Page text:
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What is a relatively inaudible audio watermarking technique to overlay a broadband audio signal on top of playing music without analysing the music for low-bitrate source identification? Ideally should be resistant to multi-path, reverb and resonance.

I'm not trying to do any kind of DRM, so I don't care about resampling, time compression or frequency shifting - I just want to figure out in real-time which source is playing without adding too much audible noise to the signal.

At the moment I'm broadcasting a low bitrate ultrasonic signal on top of the music, modulated with GMSK around a carrier frequency of 19500Hz, but the high frequencies attenuate fast and the high frequencies are still audible.

I'm considering broadcasting a super wide-band PN-sequence that sounds like pink noise. I only need to sustain a transfer rate of about 3-4 bytes (24-32 bits) per second. But if I stretch out the symbol length, I'm worried about environmental noise.

I could add a delay if I need to pre-analyse the output buffer before, but I hope that I can introduce a very soft full-spectrum "hiss" or hum that can carry my source identification signal.

I don't need to track the source during periods of silence, so there will always be some music to mask my signal.

Update: I've found some prior audio steganography work, but I don't know what the trade-offs are for real-time modulation (esp. on a low-power embedded device) and if this would at all work without look-ahead on the output buffer.

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  • $\begingroup$ What is the use case? Will there be more than one sources playing which you might want to tell apart through the ultrasonic signals (?) $\endgroup$ – A_A Jun 18 '18 at 13:40
  • $\begingroup$ I suggest having a look at the book called “Digital Watermarking” by Nematollahi. $\endgroup$ – jojek Jun 18 '18 at 15:43
  • $\begingroup$ Wouldn't stretching out the symbol length make it more resistant to environmental noise? Spreading out the signal over time and frequency improves the SNR, makes it easier to detect. $\endgroup$ – endolith Jul 18 '18 at 20:20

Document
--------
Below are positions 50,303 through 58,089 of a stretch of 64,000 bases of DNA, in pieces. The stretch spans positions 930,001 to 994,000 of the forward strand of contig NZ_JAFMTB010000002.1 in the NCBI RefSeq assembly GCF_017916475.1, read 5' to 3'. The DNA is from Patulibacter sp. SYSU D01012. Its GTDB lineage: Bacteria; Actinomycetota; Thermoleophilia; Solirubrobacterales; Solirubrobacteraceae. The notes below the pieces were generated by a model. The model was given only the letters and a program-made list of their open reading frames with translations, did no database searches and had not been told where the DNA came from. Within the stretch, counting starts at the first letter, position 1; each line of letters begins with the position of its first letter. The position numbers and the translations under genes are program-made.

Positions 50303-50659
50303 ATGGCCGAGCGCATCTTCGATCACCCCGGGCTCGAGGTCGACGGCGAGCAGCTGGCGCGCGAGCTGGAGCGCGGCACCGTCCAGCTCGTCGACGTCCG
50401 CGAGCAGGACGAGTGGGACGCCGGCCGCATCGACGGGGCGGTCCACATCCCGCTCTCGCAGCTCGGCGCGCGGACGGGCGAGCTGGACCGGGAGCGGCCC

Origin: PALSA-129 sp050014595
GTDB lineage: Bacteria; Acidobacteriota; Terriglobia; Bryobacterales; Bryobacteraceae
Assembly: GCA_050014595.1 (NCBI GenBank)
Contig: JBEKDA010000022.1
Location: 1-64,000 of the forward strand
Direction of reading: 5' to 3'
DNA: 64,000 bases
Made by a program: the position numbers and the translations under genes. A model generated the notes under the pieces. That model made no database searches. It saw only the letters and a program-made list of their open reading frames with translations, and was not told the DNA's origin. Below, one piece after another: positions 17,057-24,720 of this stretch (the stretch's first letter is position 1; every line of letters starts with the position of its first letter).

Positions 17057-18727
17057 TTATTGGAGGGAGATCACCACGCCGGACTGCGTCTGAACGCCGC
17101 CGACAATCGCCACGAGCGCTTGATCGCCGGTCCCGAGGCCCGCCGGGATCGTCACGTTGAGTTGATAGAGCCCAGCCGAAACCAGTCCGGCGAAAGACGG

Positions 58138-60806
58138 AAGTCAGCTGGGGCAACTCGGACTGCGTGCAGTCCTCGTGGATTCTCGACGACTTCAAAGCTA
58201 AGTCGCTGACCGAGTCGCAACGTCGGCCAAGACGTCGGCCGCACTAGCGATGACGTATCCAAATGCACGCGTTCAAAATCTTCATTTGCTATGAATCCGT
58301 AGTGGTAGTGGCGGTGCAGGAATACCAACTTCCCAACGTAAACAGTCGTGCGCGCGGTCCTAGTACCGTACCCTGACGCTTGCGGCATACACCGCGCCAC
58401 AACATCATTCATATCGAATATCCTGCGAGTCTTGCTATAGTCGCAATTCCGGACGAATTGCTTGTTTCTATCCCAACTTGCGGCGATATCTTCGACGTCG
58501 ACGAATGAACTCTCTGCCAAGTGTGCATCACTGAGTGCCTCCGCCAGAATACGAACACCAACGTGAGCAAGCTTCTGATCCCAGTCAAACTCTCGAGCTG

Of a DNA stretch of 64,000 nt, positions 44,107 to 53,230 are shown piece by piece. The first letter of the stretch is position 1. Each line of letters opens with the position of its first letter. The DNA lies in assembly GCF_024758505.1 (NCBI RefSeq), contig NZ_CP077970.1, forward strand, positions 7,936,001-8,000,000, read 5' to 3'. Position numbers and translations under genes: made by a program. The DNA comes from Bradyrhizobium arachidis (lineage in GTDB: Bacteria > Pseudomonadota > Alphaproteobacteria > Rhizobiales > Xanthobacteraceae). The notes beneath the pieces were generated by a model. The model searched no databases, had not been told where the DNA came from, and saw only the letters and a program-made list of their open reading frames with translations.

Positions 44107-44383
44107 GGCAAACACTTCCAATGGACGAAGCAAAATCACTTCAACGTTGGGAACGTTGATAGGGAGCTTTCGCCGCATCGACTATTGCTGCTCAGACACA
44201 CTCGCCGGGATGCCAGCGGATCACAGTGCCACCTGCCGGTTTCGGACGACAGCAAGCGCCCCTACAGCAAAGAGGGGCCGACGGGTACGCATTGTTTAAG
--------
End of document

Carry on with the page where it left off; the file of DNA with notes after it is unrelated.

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Petrus. First of all, thanks for attaching my github library as an update into your question for other readers. I have just seen your question.

According to my own experiences, echo hiding methods are fragile towards additional echoes, so are towards reverb. A simple spread-spectrum model using a PN Sequence, which introduces some noise, embeds data into high-frequency bands, so hidden data is usually audible and not robust against low-pass filters.

Transformations such as cosine transforms and wavelet transforms are often used in audio watermarking. Applying a spread-spectrum method without a PN Sequence onto Approximation Coefficients of the third level wavelet decomposition (A3) would be very robust against many common attacks except high-pass filter, and would be almost completely imperceptible. On the other hand, hiding data onto Detail Coefficients of different levels, gives different balance between robustness & transparency. These decompositions are done very easily in Matlab if you have Wavelet Toolbox. However, I have not uploaded my related works into github yet.

We have not worked with real-time audios, but I know that all of these techniques can be applied for them as well. I am not sure whether you already solved your problem, but if you have any further questions you can point out in a comment. I am not an expert in digital signals unlike many of you on this site, so different opinions are also very welcomed.

Best Regards.

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I'm not very familiar with the topic but I ran into this concept while working on a different problem -- its seems the use of "echo hiding" or "echo watermarking" returns a large number of results on the IEEE's site. As far as I can see, this involves adding some inaudible, unique echo signature into your signal, which can be later extracted by using the cepstrum.

One such paper, although I think this one is not a "blind" technique.

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